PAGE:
Will the Indian mobile devices space see a new Champion?


What do you do when you have an IT distribution company that has been deeply entrenched in the Indian market for over 25 years? When you have a nationwide distribution network of 14 branches & 3,000 channel partners and your own manufacturing facility that has been rolling out laptops and computer peripherals? If you are Kapil Wadhwa, MD of Champion Computers, you enter the ultra high growth Indian mobile devices market. According to technology analyst firm Canalys, India recently became the world’s 3rd largest smartphone market with 2013 Q2 shipments hitting 9 mn devices - a growth of 129% over the same period in 2012. Another report by IDC stated that 2.66 mn tablets were sold in India in calendar year 2012 – a growth of 901% over 2011 – and this number is expected to hit 6 mn for 2013. Not surprisingly, 78% of these units sold in 2012 came from the low cost 7 inch tablets. Lucrative as these numbers may appear, the Indian smartphone and tablet market is not an easy one. Apart from the greatest global challenge of technology obsolescence, there is the added pressure of highly price sensitive consumers and an increasingly crowded competitive landscape, with entrenched players like Micromax & Karbonn and players like Lava, Xolo, Intex etc comprising a longish tail. But for entrepreneurs like Kapil Wadhwa, it is the opportunity and not the challenge that comes first. In a strategic move, Champion entered into an alliance with India’s 5th largest mobile service provder - BSNL - for co-branded products, clearly focussed on the company’s ~100 mn wireless subscribers.

Humble beginnings

Kapil Wadhwa completed his engineering and then did a BBA in Mumbai. Their small family business was not much to boast about but Kapil was clear that entrepreneurship was the way forward. His love for technology and gadgets drove him to start Champion Computers as a sole proprietorship firm in 1988, focussing on the distribution of PC components. Those who complain about how difficult it is to start and run a business in India today will get a major reality check from those like Kapil, who started even before liberalization. Coming from a middle class background at a time when VC only meant Vice Chancellor, funds were always an issue for the company. Kapil shared, “When you want to grow, you need money. If the need is X in order to grow to a particular size and you get only half of X, where do you go?” After a lot of struggle, Champion Computers was registered as a private limited company in 1994 and took on distributions for several brands like Samsung , Western Digital, Imation, Intel, LG, Compaq, HP and several others.

Birth of the Champion brand

After spending almost 10 years in the market, Kapil had established enough understanding of the market to target the market directly. In 1998, he registered Champion as a brand for computers & laptops. They were largely targeting B2B customers with their own branded products assembled at the company’s manufacturing facility in Baddi, Himachal Pradesh. The company faced several setbacks including the Y2K problem but Kapil stood steadfast in staying afloat. In a market that was already crowded, Champion carved a niche as a low cost, high reliability product. Importantly, Champion continued to grow its distribution business, and used this to cross-leverage sales of its own products. Today, Champion is a specialist supplier to system integrators and dealers with direct branches in 14 states. Champion is also an established brand for laptops ,motherboads, memory modules, mouses, keyboards, dvd writers etc.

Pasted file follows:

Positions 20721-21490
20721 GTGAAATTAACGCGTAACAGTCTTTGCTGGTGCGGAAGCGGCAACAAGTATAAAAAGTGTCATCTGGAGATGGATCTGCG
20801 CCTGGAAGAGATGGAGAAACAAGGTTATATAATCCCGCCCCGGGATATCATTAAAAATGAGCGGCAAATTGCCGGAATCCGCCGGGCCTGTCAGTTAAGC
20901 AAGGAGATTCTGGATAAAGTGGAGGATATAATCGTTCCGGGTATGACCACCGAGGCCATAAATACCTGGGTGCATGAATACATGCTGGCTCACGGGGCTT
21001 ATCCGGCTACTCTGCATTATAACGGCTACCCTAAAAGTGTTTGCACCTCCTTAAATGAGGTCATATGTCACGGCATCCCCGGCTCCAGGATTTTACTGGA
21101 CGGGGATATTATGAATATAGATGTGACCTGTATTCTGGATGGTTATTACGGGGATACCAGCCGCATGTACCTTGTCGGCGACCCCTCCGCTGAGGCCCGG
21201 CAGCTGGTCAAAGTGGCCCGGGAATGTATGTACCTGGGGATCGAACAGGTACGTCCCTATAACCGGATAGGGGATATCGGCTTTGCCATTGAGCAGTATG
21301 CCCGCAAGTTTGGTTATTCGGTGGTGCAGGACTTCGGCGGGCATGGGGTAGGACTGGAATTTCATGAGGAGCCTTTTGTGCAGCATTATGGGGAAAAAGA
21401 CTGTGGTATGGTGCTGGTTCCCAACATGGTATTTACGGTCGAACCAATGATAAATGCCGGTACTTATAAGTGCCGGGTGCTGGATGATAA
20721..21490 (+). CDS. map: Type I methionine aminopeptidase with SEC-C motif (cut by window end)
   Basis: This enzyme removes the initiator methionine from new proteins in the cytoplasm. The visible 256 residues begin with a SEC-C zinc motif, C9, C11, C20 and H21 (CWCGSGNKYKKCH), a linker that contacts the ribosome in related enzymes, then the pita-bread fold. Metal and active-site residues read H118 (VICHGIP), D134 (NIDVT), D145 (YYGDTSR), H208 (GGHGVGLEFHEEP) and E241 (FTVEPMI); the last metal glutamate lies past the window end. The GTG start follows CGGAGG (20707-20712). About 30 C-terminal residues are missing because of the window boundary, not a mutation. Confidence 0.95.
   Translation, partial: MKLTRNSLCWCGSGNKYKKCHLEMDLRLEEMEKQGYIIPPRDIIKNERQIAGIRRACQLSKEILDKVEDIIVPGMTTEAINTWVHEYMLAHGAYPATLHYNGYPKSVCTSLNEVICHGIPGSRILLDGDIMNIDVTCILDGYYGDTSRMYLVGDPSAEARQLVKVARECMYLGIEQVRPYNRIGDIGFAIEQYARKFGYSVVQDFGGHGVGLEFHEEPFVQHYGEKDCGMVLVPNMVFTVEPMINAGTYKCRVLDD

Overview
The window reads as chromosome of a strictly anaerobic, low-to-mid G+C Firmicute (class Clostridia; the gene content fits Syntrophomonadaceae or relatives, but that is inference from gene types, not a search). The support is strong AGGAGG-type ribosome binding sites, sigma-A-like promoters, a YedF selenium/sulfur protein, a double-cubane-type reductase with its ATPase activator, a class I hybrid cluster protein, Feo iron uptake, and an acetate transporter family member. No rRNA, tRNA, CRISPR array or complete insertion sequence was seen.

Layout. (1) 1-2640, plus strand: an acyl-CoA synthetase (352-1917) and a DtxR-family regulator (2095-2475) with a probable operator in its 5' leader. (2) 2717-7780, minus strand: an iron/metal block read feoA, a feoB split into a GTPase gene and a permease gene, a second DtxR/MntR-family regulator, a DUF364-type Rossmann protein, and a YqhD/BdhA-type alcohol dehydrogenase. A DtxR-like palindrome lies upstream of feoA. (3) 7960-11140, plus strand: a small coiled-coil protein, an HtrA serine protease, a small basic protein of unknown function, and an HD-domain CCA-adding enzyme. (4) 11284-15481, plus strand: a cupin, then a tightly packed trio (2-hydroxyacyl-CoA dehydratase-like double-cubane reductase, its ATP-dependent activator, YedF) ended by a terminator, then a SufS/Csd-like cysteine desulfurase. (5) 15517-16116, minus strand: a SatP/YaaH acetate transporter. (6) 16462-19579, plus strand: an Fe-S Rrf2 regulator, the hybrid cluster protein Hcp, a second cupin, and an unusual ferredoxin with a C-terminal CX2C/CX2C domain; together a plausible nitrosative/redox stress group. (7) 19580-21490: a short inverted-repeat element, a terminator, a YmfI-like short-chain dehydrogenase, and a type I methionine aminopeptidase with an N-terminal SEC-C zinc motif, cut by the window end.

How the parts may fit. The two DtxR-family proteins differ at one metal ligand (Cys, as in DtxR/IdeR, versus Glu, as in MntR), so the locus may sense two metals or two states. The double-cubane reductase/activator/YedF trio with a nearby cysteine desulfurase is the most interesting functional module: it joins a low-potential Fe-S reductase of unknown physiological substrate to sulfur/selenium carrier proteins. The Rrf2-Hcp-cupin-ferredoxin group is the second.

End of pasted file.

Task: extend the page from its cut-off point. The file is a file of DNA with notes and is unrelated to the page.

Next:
Smartphones, Tablets & the BSNL alliance

Fast-forward to 2012-13, when Champion decided to enter the rapidly growing smartphone and tablet market. According to Kapil, Champion has 3 key advantages going into this market – strong understanding of the technology landscape especially in dealing with obsolescence, good internal R&D infrastructure and most importantly, deep relationships. The products will be largely targeted at customers in tier 2 & 3 cities, with some sales expected among smartphone aspirants in tier 1 cities as well. While pricing is typically the first thing that consumers in this segment look at, Champion does not aim to compete on price. “We will definitely be price competitive but not have the lowest priced products. This may create initial challenges in adoption but as customers try our products and see the quality, they will understand what we are about”, said Kapil. Champion is betting heavily on its alliance with BSNL, under which its products will be co-branded with the service provider. As part of this, BSNL will also bundle in several freebies like calling and data plans. The products will span the entire spectrum of consumer mobility devices including feature phones, smartphones, phablets, tablets and wireless datacards. With this alliance, Champion is looking to sell 200,000 units per month. The products will be sold using 4 channels – BSNL outlets, traditional dealers, large scale retail outlets and online. Champion believes that the BSNL outreach will give it a significant edge in reaching consumers in far-flung and rural areas. Whether Champion will be able to break in and make its mark in this fiercely competitive market will be something to be seen. If Kapil’s quarter century of resilience in similar competitive environments is anything to go buy, we will certainly have an interesting battle at hand!


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